June 22, 2011 People taking high doses of statins were more likely to develop diabetes than those taking moderate doses of the drugs. The increase amounted to 2 additional cases of diabetes per 1,000 patients taking high doses of the medicines compared with those getting lower doses.
Got olive oil?
June 16, 2011 French researchers found an association between liberal use of olive oil and a lower risk of stroke for elderly people. The findings suggest consumption of the oil could have a health benefit, but the claim needs to be proved in more rigorous study, other researchers say.
June 13, 2011 Doctors have been puzzled about why 40 percent of people who receive pacemakers to treat heart failure don't improve. A new analysis concludes that a patient's heart must beat out of sync quite a bit to make the devices worthwhile.
The FDA says the highest approved dose of simvastatin, the generic name for the cholesterol-lowering drug Zocor, has been linked to increased risk of muscle injury.
June 8, 2011 The agency says the highest approved dose of simvastatin has been linked to an increased risk of muscle injury, a risk that is greatest during the first year of use. The FDA is telling doctors not to prescribe the 80 milligram dose to new patients.
May 26, 2011 A federal study testing prescription-strength niacin as an add-on to cholesterol-lowering statins to prevent heart disease was stopped early because the niacin did not work. There was also a slight increase in stroke risk for people taking the prescription-strength niacin.
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How much salt is too much?
May 4, 2011 A provocative European study suggests that moderate salt intake might be no problem and that diets very low in salt could be a recipe for trouble. But the Centers for Disease Control and Prevention is sticking to its low-salt guns.
Even though heart attack rates are dropping, some victims are not yet getting the best care.
April 26, 2011 Getting the best heart attack care is still something of a crap shoot –- in the United States as well as Sweden, where a new study shows deaths from heart attacks dropping after best practices were implemented.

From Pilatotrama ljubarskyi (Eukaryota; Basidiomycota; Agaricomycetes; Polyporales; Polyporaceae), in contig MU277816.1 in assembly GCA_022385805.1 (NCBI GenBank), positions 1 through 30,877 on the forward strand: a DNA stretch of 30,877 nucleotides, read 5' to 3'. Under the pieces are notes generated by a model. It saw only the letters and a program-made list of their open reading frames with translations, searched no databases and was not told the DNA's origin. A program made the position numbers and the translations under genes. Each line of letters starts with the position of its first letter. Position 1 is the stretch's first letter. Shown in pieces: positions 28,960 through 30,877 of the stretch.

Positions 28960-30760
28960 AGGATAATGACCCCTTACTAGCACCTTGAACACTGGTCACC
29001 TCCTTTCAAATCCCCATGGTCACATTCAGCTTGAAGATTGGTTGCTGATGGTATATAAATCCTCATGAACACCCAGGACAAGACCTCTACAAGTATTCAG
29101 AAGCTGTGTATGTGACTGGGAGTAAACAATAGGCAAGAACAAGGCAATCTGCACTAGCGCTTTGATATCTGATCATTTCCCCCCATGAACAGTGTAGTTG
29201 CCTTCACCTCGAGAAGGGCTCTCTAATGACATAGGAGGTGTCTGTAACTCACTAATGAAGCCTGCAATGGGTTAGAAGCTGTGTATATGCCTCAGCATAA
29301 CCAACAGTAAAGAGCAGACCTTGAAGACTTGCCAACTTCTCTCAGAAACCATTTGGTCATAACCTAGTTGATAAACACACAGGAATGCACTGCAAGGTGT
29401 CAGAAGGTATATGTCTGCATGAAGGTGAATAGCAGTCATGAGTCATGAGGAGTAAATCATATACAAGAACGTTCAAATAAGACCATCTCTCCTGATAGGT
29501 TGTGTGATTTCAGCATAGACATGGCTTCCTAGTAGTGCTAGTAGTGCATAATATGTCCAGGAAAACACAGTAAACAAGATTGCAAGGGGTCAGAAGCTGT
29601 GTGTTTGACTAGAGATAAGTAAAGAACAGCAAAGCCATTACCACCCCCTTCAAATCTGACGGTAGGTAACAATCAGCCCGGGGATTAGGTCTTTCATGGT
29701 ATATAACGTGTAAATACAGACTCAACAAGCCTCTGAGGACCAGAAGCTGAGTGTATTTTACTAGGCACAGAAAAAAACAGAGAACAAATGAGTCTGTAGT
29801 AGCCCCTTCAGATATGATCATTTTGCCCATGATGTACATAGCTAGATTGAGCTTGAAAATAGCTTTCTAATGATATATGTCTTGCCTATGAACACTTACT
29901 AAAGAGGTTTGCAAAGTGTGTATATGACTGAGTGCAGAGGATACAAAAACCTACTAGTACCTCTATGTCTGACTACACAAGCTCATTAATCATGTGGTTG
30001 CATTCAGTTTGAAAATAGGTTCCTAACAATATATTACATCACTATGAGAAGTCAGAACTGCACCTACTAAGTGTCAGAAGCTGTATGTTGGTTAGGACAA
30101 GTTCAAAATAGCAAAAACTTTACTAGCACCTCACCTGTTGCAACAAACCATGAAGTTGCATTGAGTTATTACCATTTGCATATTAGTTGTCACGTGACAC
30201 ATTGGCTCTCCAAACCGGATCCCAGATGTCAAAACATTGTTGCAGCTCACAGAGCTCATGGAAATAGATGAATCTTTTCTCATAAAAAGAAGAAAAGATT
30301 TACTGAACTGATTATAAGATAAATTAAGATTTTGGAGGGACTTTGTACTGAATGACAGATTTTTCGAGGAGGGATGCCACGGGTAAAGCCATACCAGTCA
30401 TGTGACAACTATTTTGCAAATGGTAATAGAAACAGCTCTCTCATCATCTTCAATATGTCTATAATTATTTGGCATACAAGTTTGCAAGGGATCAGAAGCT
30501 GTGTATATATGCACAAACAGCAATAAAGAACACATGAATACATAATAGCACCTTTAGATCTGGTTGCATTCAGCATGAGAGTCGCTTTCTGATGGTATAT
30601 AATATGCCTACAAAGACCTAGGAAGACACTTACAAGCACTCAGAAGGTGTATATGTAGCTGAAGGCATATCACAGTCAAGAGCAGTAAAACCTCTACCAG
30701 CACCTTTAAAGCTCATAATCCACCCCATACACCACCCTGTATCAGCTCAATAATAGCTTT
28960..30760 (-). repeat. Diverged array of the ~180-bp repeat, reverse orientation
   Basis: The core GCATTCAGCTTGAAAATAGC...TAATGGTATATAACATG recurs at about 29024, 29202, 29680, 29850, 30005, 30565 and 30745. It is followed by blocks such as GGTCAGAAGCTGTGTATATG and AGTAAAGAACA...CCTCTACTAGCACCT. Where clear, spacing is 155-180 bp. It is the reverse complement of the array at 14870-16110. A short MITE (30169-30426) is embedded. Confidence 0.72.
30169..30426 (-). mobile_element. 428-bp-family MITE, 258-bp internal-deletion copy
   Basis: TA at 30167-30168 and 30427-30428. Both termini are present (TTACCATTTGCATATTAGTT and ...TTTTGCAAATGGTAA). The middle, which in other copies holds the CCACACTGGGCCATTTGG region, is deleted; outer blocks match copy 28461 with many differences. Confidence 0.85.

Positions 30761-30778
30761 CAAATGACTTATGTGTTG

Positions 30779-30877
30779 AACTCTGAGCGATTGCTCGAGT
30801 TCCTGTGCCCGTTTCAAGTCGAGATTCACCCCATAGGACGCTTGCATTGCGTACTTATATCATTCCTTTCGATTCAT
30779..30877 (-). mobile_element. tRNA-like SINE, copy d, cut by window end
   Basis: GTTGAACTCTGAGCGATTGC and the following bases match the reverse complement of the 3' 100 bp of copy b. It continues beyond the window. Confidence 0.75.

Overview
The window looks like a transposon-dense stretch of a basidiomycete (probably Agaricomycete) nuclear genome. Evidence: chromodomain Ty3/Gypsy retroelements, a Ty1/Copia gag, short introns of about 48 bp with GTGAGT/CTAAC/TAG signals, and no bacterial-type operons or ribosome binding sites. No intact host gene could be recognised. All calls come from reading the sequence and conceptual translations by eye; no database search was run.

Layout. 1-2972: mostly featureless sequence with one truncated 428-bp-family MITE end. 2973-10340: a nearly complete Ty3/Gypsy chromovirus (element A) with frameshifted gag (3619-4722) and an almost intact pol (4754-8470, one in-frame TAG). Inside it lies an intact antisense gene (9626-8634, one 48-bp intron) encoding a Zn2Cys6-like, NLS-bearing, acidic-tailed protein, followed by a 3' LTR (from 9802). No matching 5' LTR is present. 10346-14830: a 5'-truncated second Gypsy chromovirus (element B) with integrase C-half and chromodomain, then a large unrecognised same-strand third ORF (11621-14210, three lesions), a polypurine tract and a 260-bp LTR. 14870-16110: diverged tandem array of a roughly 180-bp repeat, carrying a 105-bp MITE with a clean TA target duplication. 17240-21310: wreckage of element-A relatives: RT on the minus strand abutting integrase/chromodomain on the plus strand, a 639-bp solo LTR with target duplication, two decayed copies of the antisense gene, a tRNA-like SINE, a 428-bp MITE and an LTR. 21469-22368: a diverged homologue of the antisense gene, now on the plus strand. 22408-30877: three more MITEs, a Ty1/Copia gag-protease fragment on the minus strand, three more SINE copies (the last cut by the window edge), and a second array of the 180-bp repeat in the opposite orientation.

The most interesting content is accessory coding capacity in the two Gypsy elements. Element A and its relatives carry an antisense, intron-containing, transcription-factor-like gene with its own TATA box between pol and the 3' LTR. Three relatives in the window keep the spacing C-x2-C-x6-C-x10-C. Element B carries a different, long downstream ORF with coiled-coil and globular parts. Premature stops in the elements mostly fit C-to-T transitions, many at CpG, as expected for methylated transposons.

April 26, 2011 It's hard to exercise when you have heart failure; shortness of breath and lack of energy are common. Tai chi, the ancient Chinese exercise, seems tailor made for people with this chronic condition. New research shows boosts mood, and improves quality of life.
February 9, 2011 Medtronic makes the gizmo, called the Revo MRI SureScan Pacing System. In a clinical test that included nearly 500 patients, none had any MRI-related complications.
February 8, 2011 Some cardiologists are pushing for an alternative approach to snaking catheters into the arteries feeding the heart. Going through an artery in the wrist, instead of the groin, poses a lower risk of bleeding, they say.
A traveler passes an automated external defibrillator at O'Hare International Airport in Chicago.
Tim Boyle/Getty Images
January 27, 2011 A national study of 13,000 cardiac arrests that occurred outside a hospital finds the chances of survival are much higher among people whose cardiac arrests happenin public versus than for those whose hearts stopped at home or in a nursing home.
January 18, 2011 Israeli scientists have used stem cells to grow heart cells from patients with a rare heart disease called long QT syndrome. They also tested a variety of drugs on the cells, which they hope will help them develop new treatments for the syndrome.
Antonio Garcia re-stocks the beverages at The Corner Market in Washington, D.C., in 2010. Study author Jean Welsh says that sweetened beverages tend to be the biggest source of added sugar.
January 12, 2011 Teens should cut down on sugar as a favor to their heart, a new study suggests. There's lots of room for improvement because the average teen consumes more than 28 teaspoons of added sugar a day.
January 4, 2011 Some 23 percent of implanted cardioverter defibrillators don't meet guidelines, researchers found. Some patients who received implants were recovering from a heart attack or heart bypass surgery.
Eat well and stay fit to keep a stroke at bay.
Willie B. Thomas/iStockphoto.com
December 3, 2010 Shed those extra pounds if you're overweight, exercise regularly, and eat more fruits and vegetables, say stroke-prevention guidelines. Oh, and don't smoke, please. Drinking a little wouldn't hurt you, though.
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